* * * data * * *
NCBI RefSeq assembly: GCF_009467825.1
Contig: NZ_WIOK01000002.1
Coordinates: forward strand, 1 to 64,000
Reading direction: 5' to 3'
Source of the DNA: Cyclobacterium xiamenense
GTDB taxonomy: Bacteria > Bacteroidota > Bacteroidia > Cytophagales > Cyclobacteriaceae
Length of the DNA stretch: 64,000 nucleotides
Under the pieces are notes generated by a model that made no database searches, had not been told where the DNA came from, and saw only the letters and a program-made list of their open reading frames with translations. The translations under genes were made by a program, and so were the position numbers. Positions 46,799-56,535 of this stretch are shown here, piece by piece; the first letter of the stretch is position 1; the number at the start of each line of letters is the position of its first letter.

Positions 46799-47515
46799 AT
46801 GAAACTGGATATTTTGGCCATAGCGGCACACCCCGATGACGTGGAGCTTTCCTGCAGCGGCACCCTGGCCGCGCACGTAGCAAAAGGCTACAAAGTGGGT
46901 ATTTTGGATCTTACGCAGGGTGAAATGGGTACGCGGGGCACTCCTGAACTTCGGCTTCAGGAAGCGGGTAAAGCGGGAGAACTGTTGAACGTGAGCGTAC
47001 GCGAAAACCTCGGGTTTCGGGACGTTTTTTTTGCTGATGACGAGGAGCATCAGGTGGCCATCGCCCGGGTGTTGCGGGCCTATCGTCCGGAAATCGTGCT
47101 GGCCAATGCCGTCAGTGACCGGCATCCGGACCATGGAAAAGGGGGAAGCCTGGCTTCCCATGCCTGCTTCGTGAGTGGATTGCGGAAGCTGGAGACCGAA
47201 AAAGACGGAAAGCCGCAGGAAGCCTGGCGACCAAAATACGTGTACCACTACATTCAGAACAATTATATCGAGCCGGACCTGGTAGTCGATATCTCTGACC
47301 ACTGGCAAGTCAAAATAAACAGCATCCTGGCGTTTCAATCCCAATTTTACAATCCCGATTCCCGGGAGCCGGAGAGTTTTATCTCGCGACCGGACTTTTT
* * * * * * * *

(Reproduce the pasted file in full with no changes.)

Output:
NCBI RefSeq assembly: GCF_009467825.1
Contig: NZ_WIOK01000002.1
Coordinates: forward strand, 1 to 64,000
Reading direction: 5' to 3'
Source of the DNA: Cyclobacterium xiamenense
GTDB taxonomy: Bacteria > Bacteroidota > Bacteroidia > Cytophagales > Cyclobacteriaceae
Length of the DNA stretch: 64,000 nucleotides
Under the pieces are notes generated by a model that made no database searches, had not been told where the DNA came from, and saw only the letters and a program-made list of their open reading frames with translations. The translations under genes were made by a program, and so were the position numbers. Positions 46,799-56,535 of this stretch are shown here, piece by piece; the first letter of the stretch is position 1; the number at the start of each line of letters is the position of its first letter.

Positions 46799-47515
46799 AT
46801 GAAACTGGATATTTTGGCCATAGCGGCACACCCCGATGACGTGGAGCTTTCCTGCAGCGGCACCCTGGCCGCGCACGTAGCAAAAGGCTACAAAGTGGGT
46901 ATTTTGGATCTTACGCAGGGTGAAATGGGTACGCGGGGCACTCCTGAACTTCGGCTTCAGGAAGCGGGTAAAGCGGGAGAACTGTTGAACGTGAGCGTAC
47001 GCGAAAACCTCGGGTTTCGGGACGTTTTTTTTGCTGATGACGAGGAGCATCAGGTGGCCATCGCCCGGGTGTTGCGGGCCTATCGTCCGGAAATCGTGCT
47101 GGCCAATGCCGTCAGTGACCGGCATCCGGACCATGGAAAAGGGGGAAGCCTGGCTTCCCATGCCTGCTTCGTGAGTGGATTGCGGAAGCTGGAGACCGAA
47201 AAAGACGGAAAGCCGCAGGAAGCCTGGCGACCAAAATACGTGTACCACTACATTCAGAACAATTATATCGAGCCGGACCTGGTAGTCGATATCTCTGACC
47301 ACTGGCAAGTCAAAATAAACAGCATCCTGGCGTTTCAATCCCAATTTTACAATCCCGATTCCCGGGAGCCGGAGAGTTTTATCTCGCGACCGGACTTTTT